Quarterback Jeff Garcia lunged toward the goalline behind center Dominic Raiola and right guard Damien Woody but Packers defensive tackle Grady Jackson stuffed the ball short of the goal line.
"In retrospect, whenever you fail, you'd like to go back and try it another way," Jauron said. "We had that time out and we talked about it; we talked about a lot of different things. We just felt we could get it in like that. It didn't work out, unfortunately.
"We also thought that — like everybody — if we don't score, we've got them on the one-foot line and our defense will make a play."
The Packers took over possession of the ball inside the one-yard line, were moved back by a false start penalty and running back Samkon Gado seemingly was tackled for a safety in the end zone. But the decision was reversed and the Packers moved off the goalline moments later on a Brett Favre completion to tight end David Martin.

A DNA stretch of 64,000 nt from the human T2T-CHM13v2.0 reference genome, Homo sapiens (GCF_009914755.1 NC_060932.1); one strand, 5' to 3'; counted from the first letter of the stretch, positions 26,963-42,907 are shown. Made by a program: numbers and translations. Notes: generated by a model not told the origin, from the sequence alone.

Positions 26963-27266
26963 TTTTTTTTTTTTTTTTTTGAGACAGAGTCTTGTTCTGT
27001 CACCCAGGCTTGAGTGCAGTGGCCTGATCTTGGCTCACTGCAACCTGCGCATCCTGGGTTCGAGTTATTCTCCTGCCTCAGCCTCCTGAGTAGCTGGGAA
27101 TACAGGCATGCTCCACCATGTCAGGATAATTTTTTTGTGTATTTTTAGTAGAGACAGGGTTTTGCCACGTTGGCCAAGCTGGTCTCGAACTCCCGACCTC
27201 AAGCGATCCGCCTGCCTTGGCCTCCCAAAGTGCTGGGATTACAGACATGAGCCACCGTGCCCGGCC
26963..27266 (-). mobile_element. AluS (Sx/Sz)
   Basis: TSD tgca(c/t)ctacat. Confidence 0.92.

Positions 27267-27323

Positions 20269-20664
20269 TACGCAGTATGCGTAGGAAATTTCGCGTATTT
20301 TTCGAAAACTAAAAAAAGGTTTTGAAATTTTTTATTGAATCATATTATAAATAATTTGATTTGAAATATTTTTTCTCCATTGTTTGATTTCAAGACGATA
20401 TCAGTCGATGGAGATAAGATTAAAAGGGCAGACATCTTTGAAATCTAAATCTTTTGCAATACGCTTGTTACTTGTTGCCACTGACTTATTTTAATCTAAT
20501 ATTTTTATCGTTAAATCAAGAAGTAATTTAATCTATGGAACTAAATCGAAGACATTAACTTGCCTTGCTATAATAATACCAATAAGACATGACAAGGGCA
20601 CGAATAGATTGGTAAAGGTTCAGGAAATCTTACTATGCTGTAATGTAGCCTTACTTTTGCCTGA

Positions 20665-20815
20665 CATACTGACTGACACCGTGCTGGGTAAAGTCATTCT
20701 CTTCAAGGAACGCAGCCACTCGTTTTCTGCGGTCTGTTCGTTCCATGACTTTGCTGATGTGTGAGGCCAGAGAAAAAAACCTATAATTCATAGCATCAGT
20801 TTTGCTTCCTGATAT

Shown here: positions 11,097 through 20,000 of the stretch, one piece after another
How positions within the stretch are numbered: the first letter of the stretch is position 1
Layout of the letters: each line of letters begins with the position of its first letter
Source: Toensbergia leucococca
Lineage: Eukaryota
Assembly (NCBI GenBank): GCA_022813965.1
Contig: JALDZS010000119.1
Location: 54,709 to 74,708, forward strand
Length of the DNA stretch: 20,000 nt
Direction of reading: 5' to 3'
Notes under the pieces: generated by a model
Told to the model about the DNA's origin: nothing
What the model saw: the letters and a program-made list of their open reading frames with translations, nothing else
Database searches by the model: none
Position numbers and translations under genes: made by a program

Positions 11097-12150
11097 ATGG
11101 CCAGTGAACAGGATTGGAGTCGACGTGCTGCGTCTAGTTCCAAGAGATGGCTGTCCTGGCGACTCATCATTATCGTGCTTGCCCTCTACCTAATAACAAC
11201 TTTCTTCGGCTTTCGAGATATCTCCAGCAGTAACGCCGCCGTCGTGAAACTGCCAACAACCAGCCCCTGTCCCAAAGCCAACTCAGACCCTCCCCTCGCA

In retrospect, Jauron agreed the Lions might have been better off calling a play that got Garcia out of the pocket, allowing him to sprint out and create a play away from the strength of the Green Bay goalline defense.
"Once again, I put that on me — that slant I dropped," Williams said. "I think that was a potential touchdown. That's what I was thinking, that's what I was running to — with no ball.
"That's not me, I don't play that type of football. I catch the ball and do what I do."
Earlier in the game, Williams made an exceptional end zone catch on a four-yard touchdown pass from Jeff Garcia. He got one hand on the ball, then got control of it in time to get both feet down in the end zone for a touchdown.